Appeal from the 309th District Court Harris County, Texas
Trial Court Case No. 2013-51075
consists of Chief Justice Radack and Justices Higley and
CARTER HIGLEY JUSTICE
Jacob filed a petition to modify her child support
obligations, which the trial court denied after a trial. In
four issues on appeal, Mary argues the trial court erred by
excluding evidence of her increased expenses and by failing
to file findings of fact and conclusions of law.
facts relevant to this appeal are not in dispute. Mary and
Adam divorced in 2010. They had one child. The parties agreed
to a couple of modifications, the last one on December 16,
2014. On August 26, 2015, Mary give birth to another child.
On September 11, 2015, Mary filed a petition to modify her
child support obligations. In her response to Adam's
requests for disclosure, Mary asserted, "The
circumstances of a child or a person affected by the current
order have materially and substantially changed:
specifically, Petitioner [Mary] had a baby since the date of
the rendition of the order to be modified, and the support
payments previously ordered should be decreased by
trial, Mary testified that her salary had stayed the same
since the last order setting child support but that she had
had a second child since that time. Mary's counsel
attempted to question Mary about how her living situation had
changed since she had a second child and about additional
bills resulting from the second child. Adam objected to these
questions, arguing the questions went "outside of
[Mary's] responses to [Adam's requests for
disclosure] and the discovery stating that the only reason is
because another child has been born. So, it should be reduced
by 2.5 percent. It says nothing of increased cost or anything
else." The trial court sustained the objections.
trial court denied the petition on July 26, 2016. On August
12, 2016, Mary filed a request for findings of fact and
conclusions of law. The trial court did not file findings of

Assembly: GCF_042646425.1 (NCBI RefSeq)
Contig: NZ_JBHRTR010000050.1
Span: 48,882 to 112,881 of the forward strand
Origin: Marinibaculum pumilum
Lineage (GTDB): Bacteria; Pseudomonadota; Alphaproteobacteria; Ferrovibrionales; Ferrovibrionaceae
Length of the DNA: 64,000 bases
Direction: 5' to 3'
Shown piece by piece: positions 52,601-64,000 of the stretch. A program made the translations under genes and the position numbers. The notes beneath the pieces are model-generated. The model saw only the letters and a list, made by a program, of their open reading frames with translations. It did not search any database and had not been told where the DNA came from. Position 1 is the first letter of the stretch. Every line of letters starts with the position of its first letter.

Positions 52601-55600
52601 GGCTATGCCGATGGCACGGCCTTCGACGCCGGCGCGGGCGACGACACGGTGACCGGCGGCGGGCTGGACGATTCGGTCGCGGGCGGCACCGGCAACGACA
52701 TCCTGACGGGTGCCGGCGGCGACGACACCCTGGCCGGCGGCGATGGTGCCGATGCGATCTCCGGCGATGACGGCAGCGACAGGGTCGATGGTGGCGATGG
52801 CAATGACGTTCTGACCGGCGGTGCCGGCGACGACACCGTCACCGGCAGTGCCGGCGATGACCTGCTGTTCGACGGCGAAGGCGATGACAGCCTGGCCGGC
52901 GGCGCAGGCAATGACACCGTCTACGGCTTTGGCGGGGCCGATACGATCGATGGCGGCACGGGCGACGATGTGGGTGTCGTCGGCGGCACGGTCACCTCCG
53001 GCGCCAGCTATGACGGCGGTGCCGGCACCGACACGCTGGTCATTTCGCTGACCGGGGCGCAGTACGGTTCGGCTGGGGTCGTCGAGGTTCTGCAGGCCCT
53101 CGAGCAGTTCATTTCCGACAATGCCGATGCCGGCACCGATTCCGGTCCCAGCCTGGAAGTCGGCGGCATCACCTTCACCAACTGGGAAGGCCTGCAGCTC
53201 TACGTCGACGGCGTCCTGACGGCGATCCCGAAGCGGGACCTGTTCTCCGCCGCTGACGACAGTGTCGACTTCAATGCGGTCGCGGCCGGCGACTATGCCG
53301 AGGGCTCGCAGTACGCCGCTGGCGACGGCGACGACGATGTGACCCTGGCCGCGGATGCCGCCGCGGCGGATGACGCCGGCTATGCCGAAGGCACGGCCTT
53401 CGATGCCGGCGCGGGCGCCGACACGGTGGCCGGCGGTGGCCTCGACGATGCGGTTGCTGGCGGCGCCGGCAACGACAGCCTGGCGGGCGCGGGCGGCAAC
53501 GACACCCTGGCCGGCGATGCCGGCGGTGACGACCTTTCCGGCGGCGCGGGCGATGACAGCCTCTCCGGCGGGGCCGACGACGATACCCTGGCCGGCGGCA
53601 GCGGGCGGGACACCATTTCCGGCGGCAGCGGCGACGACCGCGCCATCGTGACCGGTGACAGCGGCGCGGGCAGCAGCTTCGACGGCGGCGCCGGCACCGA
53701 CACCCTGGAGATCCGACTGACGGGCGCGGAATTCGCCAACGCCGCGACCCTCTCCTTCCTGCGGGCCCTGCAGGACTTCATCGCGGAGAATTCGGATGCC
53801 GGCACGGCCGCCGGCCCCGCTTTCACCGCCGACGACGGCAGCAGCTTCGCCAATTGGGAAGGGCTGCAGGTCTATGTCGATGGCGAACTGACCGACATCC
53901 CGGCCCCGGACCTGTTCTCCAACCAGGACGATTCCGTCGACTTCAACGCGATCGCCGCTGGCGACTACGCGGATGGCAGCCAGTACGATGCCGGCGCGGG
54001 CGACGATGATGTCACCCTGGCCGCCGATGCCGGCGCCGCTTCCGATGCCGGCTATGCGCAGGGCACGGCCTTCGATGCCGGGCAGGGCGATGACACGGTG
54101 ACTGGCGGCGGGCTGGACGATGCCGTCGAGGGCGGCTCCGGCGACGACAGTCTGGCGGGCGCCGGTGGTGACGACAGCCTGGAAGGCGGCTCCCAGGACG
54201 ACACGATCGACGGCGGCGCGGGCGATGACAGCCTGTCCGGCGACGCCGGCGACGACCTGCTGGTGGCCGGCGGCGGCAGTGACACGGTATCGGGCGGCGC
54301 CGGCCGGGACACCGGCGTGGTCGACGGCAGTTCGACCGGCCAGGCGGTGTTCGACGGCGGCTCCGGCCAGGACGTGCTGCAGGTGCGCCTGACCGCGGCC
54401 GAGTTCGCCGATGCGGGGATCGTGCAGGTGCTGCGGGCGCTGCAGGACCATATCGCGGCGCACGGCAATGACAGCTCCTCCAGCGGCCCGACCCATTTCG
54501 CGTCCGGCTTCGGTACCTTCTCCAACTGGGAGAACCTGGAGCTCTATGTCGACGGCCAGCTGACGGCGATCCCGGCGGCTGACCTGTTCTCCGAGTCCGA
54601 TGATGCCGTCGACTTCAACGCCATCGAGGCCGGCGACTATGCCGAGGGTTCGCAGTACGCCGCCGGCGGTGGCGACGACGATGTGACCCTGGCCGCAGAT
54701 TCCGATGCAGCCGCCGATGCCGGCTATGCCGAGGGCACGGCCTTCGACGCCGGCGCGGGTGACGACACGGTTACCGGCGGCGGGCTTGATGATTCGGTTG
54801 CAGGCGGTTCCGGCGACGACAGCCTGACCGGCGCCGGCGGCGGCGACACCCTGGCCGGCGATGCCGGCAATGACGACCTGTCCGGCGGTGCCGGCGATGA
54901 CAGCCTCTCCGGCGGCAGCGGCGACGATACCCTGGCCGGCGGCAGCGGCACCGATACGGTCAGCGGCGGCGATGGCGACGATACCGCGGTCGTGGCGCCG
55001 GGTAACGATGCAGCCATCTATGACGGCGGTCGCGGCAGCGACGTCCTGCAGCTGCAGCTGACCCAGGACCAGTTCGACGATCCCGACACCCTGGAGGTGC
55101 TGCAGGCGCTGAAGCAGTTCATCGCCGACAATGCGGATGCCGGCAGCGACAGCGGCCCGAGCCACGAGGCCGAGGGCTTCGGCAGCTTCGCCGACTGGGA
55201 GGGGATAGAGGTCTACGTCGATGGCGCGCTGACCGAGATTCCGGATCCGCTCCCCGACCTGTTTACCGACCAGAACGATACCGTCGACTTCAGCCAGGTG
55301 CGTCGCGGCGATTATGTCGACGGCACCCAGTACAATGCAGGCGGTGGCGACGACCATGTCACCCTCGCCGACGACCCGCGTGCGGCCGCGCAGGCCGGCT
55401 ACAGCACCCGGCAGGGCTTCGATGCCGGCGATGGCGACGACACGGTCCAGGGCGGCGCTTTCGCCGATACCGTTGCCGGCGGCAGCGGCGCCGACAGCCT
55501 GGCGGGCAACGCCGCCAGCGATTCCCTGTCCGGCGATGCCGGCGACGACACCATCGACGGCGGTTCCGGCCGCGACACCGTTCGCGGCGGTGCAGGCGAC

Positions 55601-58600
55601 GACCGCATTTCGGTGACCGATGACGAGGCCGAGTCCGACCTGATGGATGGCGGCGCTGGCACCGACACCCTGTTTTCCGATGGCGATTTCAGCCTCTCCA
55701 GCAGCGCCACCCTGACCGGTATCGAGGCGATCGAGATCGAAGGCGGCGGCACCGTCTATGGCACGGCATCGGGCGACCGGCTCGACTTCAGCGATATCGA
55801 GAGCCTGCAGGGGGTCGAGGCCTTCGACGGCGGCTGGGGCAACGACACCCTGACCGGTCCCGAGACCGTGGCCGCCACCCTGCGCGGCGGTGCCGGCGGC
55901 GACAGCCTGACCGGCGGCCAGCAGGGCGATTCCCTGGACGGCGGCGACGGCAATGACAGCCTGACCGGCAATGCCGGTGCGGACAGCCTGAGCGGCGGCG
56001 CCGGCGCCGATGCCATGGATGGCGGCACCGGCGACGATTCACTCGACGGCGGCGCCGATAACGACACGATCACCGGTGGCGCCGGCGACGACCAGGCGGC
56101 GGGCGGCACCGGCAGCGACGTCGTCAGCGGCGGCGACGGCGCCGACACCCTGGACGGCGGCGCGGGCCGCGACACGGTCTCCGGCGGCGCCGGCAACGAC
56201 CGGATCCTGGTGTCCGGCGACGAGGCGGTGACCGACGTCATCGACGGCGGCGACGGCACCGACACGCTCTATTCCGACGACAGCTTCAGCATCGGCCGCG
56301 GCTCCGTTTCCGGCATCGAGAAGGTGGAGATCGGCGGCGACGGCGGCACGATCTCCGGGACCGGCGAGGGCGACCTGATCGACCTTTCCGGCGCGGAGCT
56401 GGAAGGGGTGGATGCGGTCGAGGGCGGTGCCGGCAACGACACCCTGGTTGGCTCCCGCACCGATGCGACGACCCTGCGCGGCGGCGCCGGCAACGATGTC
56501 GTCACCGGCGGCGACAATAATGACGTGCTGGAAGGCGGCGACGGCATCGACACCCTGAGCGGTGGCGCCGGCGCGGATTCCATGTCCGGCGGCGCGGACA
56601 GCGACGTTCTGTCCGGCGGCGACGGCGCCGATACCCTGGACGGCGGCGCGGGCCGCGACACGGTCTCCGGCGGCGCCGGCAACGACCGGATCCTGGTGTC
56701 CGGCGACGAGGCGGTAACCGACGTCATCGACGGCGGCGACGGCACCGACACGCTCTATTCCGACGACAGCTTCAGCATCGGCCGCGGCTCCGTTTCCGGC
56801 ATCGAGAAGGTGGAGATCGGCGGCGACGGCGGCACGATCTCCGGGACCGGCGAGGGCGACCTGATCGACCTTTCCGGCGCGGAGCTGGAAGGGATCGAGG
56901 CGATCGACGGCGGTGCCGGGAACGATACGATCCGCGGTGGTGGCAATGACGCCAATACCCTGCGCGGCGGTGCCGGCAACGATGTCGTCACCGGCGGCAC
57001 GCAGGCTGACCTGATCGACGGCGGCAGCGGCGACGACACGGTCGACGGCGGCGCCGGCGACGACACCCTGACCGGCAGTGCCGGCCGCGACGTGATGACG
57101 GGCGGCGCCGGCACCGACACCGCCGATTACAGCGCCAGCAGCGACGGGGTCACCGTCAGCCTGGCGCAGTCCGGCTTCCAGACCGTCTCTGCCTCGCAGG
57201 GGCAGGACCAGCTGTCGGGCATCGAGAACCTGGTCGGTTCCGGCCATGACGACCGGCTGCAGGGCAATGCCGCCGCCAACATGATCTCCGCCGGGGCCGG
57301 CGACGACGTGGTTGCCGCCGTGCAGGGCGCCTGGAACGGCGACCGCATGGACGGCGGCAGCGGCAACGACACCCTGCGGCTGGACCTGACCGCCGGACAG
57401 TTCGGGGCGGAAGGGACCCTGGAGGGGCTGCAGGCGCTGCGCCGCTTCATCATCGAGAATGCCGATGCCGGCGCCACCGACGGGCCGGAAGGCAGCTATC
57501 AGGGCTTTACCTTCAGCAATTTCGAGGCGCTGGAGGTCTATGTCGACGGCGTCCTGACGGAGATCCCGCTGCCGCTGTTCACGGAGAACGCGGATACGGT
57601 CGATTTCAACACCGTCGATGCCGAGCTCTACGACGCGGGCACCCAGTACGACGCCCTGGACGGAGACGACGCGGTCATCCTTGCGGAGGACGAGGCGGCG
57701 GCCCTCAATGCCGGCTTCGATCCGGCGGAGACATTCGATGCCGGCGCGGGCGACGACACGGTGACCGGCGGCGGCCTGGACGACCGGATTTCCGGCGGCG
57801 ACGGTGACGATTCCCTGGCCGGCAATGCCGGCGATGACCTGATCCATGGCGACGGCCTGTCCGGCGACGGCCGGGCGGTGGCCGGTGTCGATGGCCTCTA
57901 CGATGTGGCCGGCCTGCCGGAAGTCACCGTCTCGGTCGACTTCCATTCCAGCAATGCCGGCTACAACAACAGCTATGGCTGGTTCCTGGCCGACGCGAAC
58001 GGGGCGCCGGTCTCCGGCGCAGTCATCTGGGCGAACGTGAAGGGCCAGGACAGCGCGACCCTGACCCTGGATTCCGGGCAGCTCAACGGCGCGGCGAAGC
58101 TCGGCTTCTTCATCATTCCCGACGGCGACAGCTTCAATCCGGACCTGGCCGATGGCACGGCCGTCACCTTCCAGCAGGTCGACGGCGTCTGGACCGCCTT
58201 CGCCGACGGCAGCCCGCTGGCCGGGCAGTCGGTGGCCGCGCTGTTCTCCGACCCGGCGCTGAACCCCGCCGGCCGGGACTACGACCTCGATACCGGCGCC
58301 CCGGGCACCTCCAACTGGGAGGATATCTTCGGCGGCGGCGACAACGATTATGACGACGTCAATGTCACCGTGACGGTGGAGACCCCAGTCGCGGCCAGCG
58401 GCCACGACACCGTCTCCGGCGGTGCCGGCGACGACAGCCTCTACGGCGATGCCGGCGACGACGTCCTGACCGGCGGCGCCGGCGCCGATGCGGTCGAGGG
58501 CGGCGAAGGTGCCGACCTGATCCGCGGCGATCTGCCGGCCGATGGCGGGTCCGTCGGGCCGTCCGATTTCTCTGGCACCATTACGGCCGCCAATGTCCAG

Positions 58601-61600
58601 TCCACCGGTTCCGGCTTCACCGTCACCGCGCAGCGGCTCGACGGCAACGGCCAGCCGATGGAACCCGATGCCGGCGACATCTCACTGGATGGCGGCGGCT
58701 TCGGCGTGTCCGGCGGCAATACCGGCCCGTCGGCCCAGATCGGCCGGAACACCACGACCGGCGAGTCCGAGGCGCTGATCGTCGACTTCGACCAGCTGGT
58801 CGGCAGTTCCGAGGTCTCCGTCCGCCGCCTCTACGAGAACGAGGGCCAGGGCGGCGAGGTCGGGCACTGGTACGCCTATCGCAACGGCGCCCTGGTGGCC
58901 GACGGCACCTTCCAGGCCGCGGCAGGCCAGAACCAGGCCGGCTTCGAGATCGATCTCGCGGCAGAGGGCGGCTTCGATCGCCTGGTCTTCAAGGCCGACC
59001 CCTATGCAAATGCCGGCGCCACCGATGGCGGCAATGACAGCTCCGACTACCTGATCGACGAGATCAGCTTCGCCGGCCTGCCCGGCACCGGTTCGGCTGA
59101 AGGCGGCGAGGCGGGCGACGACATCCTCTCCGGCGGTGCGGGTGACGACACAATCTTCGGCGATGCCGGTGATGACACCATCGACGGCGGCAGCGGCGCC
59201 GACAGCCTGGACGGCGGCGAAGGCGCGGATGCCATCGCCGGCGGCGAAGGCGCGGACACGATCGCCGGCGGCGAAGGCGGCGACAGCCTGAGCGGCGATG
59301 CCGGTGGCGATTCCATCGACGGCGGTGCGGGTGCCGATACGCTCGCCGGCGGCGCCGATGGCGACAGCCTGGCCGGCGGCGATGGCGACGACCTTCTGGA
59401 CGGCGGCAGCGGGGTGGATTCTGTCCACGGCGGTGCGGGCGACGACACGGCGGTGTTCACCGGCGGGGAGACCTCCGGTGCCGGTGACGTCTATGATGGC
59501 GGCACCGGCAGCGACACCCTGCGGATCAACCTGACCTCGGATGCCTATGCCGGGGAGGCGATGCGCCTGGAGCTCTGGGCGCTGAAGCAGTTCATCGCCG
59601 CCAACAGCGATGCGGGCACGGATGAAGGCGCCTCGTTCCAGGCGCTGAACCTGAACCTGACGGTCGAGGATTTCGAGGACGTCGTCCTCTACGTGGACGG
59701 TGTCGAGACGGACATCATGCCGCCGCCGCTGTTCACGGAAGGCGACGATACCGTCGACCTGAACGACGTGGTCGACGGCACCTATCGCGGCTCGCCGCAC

fact and conclusions of law.
August 25, 2016, Mary filed a motion for new trial. In the
motion, Mary again asserted the trial court abused its
discretion by excluding her evidence of increased expenses.
She argued that her discovery responses established that Adam
was on notice that she intended to introduce evidence of her
increased costs at trial. In support, she attached some of
her discovery responses to the motion for new trial. The
motion was overruled by operation of law.
first issue, Mary argues the trial court abused its
discretion by excluding evidence of her increased costs after
having a second child on the basis that she had failed to
identify the increased costs in her response to Adam's
requests for disclosure. In her second issue, Mary argues
excluding the evidence functioned as a death penalty
sanction. In her third issue, the trial court erred by
excluding the evidence "because the best interest of the
child is the primary consideration." We hold these
issues have not been preserved for appeal.
preserve a complaint about excluded evidence, the offering
party must include the evidence in the record through an
offer of proof or a bill of exception. See Tex. R.
Evid. 103(a)(2); Tex.R.App.P. 33.2. An offer of proof serves
the dual purpose of allowing the trial court to reconsider
its ruling on the objection in light of the evidence and
assisting the appellate court in reviewing the trial
court's ruling. Garden Ridge, L.P. v. Clear Lake
Ctr., L.P., 504 S.W.3d 428, 439 (Tex. App.- Houston
[14th Dist.] 2016, no pet.).
sufficient to preserve error, an offer of proof must describe
or show the nature of the evidence specifically enough that
the reviewing court can determine its admissibility. Lone
Starr Multi-Theatres, Ltd. v. Max Interests, Ltd., 365
S.W.3d 688, 703 (Tex. App.-Houston [1st Dist.] 2011, no
pet.). While the offer of proof does not need to establish
the specific facts the evidence would reveal, the offering
party must reasonably summarize ...